When asked how useful social media is to him and his work Professor Calestous delivered another punchline: “Twitter is a great teacher provided you respect the views of your followers”

One hour had lapsed, but nobody wanted the interview to end, Professor Juma expressed his appreciation to all and especially the host Japheth Omojuwa for the leadership to propose the interview, and with a smile on his face which we couldn’t see but felt, he parted with these words: “I also want to thank all our loyal followers who have been with us for an hour. Bye for now”.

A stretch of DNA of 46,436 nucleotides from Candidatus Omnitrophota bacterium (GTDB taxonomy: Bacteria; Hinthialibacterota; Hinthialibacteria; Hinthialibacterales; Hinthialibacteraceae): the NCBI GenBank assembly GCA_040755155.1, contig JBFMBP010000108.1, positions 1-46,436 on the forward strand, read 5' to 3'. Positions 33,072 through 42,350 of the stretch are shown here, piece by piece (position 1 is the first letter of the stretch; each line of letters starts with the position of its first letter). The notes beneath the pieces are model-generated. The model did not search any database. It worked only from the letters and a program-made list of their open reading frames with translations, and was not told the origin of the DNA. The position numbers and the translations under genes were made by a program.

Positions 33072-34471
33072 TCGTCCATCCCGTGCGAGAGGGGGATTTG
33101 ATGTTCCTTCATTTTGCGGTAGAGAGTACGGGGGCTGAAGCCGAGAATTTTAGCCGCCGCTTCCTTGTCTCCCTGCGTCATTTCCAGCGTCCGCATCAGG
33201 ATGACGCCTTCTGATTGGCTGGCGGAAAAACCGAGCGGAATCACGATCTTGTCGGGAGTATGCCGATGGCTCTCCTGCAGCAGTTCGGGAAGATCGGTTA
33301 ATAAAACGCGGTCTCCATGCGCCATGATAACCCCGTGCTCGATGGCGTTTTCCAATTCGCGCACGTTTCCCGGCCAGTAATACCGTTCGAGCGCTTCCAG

Like a true African man, he didn’t part without a gift, he made his groundbreaking book available free of charge “The New Harvest” You can download your copy via this link http://belfercenter.ksg.harvard.edu/publication/20504/new_harvest.html